PEACE DEMOCRATS, COPPERHEADS AND DRAFT RIOTS
Throughout his presidency, Abraham Lincoln faced serious opposition to his political and wartime policies. Even in the North, the Civil War was so divisive and consumed so many lives and resources that it could hardly have been otherwise.
Opposition to Lincoln naturally coalesced in the Democratic Party, whose candidate, Stephen Douglas, had won 44 percent of the free states' popular vote in the 1860 election.
The strength of the opposition generally rose and fell in proportion to the North's effectiveness on the battlefield. The first manifestation of dissatisfaction with the war effort -- and by extension Lincoln -- came not from the Democrats, however, but from the Congress, which formed the Joint Committee on the Conduct of the War in December 1861 to investigate the poor Union showing at Bull Run and Ball's Bluff. Dominated by radical Republicans, the Joint Committee pushed the Lincoln administration toward a more aggressive engagement of the war, as well as toward emancipation.
As might be expected from the party of "popular sovereignty," some Democrats believed that full-scale war to reinstate the Union was unjustified. This group came to be known as the Peace Democrats. Their more extreme elements were called "Copperheads."
Whether of the "war" or "peace" faction, few Democrats believed the emancipation of the slaves was worth shedding
Northern blood. Indeed, opposition to emancipation had long been party policy. In 1862, for example, virtually every Democrat in Congress voted against eliminating slavery in the District of Columbia and prohibiting it in the territories.
Much of the opposition to emancipation came from the working poor, particularly Irish and German Catholic immigrants, who feared a massive migration of newly freed blacks to the North. Spurred by such sentiments, race riots erupted in several Northern cities in 1862.
With the Emancipation Proclamation of January 1863, Lincoln clearly added the abolition of slavery to his war aims. This was far from universally accepted in the North. In both Indiana and Illinois, for example, the state legislatures passed laws calling for peace with the Confederacy and retraction of the "wicked, inhuman and unholy" proclamation.
The North's difficulties in prosecuting the war led Lincoln, in September 1862, to suspend the writ of habeas corpus and impose martial law on those who interfered with recruitment or gave aid and comfort to the rebels. This breech of civil law, although constitutionally justified during times of crisis, gave the Democrats another opportunity to criticize Lincoln. Secretary of War Edwin Stanton enforced martial law vigorously, and many thousands -- most of them Southern sympathizers or Democrats -- were arrested.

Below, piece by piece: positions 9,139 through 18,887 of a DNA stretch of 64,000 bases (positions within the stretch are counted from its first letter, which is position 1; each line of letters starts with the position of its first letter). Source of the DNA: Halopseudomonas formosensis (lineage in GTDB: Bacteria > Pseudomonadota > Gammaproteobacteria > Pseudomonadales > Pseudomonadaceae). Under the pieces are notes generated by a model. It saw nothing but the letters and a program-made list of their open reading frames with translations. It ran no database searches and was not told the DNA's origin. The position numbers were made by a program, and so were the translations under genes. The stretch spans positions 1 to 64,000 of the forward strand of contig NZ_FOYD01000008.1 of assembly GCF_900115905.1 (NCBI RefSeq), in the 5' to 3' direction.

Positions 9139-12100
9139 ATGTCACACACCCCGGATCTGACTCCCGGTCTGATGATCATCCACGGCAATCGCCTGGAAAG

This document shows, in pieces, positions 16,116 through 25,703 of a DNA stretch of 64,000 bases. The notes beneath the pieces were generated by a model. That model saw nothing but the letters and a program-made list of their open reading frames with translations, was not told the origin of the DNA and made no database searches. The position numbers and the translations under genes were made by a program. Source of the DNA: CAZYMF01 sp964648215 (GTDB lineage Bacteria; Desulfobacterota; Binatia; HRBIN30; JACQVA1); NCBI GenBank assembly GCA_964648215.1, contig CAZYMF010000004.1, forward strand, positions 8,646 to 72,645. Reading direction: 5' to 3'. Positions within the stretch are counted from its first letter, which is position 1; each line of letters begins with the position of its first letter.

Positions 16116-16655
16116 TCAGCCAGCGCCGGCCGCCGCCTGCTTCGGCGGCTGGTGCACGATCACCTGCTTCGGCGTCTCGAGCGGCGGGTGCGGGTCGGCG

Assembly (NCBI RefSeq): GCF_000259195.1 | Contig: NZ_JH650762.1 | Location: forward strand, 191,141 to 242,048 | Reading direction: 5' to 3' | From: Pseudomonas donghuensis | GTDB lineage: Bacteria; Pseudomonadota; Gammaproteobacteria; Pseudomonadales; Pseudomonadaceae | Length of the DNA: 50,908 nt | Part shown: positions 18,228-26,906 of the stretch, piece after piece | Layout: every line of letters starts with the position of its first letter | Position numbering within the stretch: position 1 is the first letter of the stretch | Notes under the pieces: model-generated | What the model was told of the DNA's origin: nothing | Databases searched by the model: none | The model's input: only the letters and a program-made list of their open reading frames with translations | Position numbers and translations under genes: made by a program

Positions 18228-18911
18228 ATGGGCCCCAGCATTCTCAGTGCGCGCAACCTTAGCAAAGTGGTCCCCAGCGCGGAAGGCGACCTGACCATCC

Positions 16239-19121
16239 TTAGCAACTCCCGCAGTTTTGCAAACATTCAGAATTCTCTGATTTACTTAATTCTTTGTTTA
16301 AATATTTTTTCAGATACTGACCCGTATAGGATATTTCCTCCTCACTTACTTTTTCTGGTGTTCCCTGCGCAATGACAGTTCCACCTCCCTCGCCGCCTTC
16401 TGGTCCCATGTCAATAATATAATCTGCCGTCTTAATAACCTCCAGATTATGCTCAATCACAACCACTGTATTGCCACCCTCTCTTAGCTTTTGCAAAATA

The Union's need for manpower led to the first compulsory draft in U.S. history. Enacted in 1863 to "encourage" enlistment, the draft further alienated many. Opposition was particularly strong among the Copperheads of Pennsylvania, Ohio, Indiana and Wisconsin, where federal troops had to be called out to enforce compliance with it.
It must be noted that a man who was drafted could buy his way out for $300, about the equivalent of an unskilled laborer's annual income at that time. This feature added to the impression -- strongly held in parts of the Confederacy as well -- that this was a "rich man's war and a poor man's fight."
The most significant resistance to the draft took place in New York City in the summer of 1863. A Democratic Party stronghold, New York had already seen several draft officials killed that year. In July a group of blacks were brought into the city, under police protection, to replace striking Irish longshoremen. At the same time, officials held a lottery drawing for the unpopular draft. The conjunction of the two events led to a four-day riot in which a number of black neighborhoods, draft offices and Protestant churches were destroyed and at least 105 people killed. It was not until several Union regiments arrived from Gettysburg that order could be restored.
The most celebrated civil case of the Civil War also took place that year. It concerned Clement Vallandigham, an aspiring Democratic candidate for the governorship of Ohio. Apparently seeking to bolster his candidacy, Vallandigham defied a local military ban against "treasonous activities" and attacked Lincoln's policies, calling for negotiations to end the war and terming it "a war for the freedom of the blacks and the enslavement of the whites." Union soldiers subsequently broke into his house and arrested him.
The legality of Vallandigham's arrest was immediately challenged by the Democrats and, indeed, some Republicans as well. Lincoln's response was to have him sent behind Confederate lines, where Vallandigham won the nomination. Making his way to Canada, he then carried out a boisterous, but unsuccessful, campaign.
Despite the Union victories at Vicksburg and Gettysburg in 1863, Democratic "peace" candidates continued to play on the nation's misfortunes and racial sensitivities. Indeed, the mood of the North was such that Lincoln was convinced he would lose his re-election bid in November 1864.
The Democratic candidate for president that year was General George McClellan, the man Lincoln had removed as commander of the Army of the Potomac two years earlier. McClellan's vice presidential candidate was a close ally of Vallandigham. Despite the hopes of the Democrats, however, McClellan refused to embrace the party's goal of negotiating an end to the war. Nonetheless, with victory at last within sight, Lincoln easily defeated McClellan in November, capturing every Northern state except New Jersey and Delaware